5 bills in the Colorado Legislature that might surprise you

Posted at 1:38 PM, Feb 08, 2017
and last updated 2017-02-08 22:16:02-05

DENVER – Hundreds of bills are filed in the Colorado Legislature each year, but only about half of them ever make it through the House, Senate and governor’s desk and become state law.

There have been more than 350 bills filed so far this year, and some have raised eyebrows. Here are five that might surprise you:


House Bill 1108, would make it a class 1 felony for practitioners to perform an abortion unless it is intended to save the mother’s life or unless the unborn child dies as a result of medical treatment, such as chemotherapy.

That would put practitioners who perform abortions in the same category as first-degree murderers, child abusers who cause a child’s death and people charged with treason.

The bill is sponsored by Reps. Stephen Humphrey and Kim Ransom, as well as Sen. Tim Neville – all Republicans.

The bill is one of several abortion-related bills set to be heard Thursday in the House Health, Insurance and Environment Committee, where they all face an uphill climb in a committee chaired by a reproductive endocrinologist and which holds a Democrat majority.


As they have for years across the country and in Colorado, lawmakers are again trying to take Colorado off Daylight Saving Time and keep it on Mountain Standard Time year-round.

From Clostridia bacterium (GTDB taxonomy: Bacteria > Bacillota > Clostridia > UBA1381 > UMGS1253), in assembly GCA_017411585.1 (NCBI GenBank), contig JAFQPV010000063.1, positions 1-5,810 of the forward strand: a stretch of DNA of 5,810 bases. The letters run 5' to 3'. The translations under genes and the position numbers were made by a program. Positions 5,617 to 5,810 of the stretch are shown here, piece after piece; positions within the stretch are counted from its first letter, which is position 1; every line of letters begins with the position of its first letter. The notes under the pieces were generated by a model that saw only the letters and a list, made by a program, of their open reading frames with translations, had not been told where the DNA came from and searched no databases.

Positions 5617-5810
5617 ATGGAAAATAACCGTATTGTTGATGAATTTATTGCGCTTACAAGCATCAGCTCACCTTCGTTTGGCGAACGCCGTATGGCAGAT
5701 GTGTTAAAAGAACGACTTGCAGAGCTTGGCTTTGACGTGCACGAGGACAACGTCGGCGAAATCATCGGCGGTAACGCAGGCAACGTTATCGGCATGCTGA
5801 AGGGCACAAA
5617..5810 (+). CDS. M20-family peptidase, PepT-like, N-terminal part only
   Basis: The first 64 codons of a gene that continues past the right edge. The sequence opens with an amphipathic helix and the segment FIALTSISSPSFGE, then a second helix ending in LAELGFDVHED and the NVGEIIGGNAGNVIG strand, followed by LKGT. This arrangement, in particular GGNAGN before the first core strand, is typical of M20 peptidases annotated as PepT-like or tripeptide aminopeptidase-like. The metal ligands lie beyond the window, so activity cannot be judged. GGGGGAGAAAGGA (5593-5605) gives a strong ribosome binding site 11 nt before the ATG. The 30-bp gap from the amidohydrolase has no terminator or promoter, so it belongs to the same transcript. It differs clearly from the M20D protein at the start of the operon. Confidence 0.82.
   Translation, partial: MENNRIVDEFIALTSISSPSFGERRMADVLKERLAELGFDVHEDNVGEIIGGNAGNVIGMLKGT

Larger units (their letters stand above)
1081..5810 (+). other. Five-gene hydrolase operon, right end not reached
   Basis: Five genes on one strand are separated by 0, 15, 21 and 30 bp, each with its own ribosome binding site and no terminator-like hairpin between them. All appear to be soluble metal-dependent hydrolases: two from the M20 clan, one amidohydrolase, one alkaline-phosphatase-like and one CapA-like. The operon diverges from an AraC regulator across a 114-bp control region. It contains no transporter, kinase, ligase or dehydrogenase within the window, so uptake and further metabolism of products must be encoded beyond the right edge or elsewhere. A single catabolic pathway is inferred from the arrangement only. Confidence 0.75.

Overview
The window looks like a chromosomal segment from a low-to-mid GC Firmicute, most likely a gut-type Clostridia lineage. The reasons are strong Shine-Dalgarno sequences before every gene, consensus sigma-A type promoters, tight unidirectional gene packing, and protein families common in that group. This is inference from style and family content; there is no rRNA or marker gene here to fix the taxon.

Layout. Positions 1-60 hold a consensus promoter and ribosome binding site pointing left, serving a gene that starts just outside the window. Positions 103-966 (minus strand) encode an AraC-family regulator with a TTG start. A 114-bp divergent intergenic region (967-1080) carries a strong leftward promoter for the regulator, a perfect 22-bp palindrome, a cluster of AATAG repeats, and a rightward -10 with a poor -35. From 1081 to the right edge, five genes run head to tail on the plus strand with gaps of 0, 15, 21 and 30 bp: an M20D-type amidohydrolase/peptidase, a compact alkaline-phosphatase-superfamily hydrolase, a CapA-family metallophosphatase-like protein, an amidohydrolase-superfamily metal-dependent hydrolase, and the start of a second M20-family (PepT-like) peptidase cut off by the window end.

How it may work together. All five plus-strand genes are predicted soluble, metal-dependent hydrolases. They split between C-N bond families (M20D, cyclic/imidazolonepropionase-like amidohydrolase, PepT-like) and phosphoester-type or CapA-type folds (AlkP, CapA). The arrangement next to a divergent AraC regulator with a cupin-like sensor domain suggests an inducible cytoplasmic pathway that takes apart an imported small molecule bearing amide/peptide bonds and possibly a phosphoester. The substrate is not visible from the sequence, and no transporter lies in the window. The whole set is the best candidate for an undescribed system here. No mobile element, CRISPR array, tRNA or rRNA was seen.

Daylight Saving Time runs from the second Sunday in March to the first Sunday in November.

Opponents of DST, which was established by the Uniform Act of 1966 and aimed primarily at increasing daylight hours for agricultural workers, argue that it disrupts people’s sleep schedules and leads to health risks and accidents.

Hawaii and Arizona have opted out, as the Uniform Act of 1966 allows, and operate on Standard Time throughout the year.

A ballot measure drive for the 2016 ballot to put Colorado on Daylight Saving Time year-round never made the ballot.

Former state Sen. Greg Brophy tried and failed in both 2011 and 2013 to pass bills that also would have kept the state on Daylight Saving Time year-round. The state and ski resorts both argued against the bills, saying they would greatly affect budgetary concerns and operations.

House Bill 1118’s first committee hearing is scheduled for Wednesday in the House Agriculture, Livestock and Natural Resources Committee.


A bill sponsored by two El Paso County representatives, Democrat Pete Lee and Republican Lois Landgraf, would give active and former military members who commit crimes special sentencing considerations if they are found to have certain mental ailments.

A 2010 law allows Colorado courts to establish veterans courts funded by federal money or special veteran treatment programs in judicial districts statewide.

The bill, House Bill 1168, would allow a judge or other court worker preparing a presentence guideline for the military member or veteran to consult with Veterans Affairs to see if the person being sentenced had been diagnosed with certain mental health ailments.

If the court finds that the defendant suffered from and was diagnosed with sexual trauma, traumatic brain injury, post-traumatic stress disorder, substance abuse issues or other mental health problems either during his or her service or afterward, they could get special treatment from the court.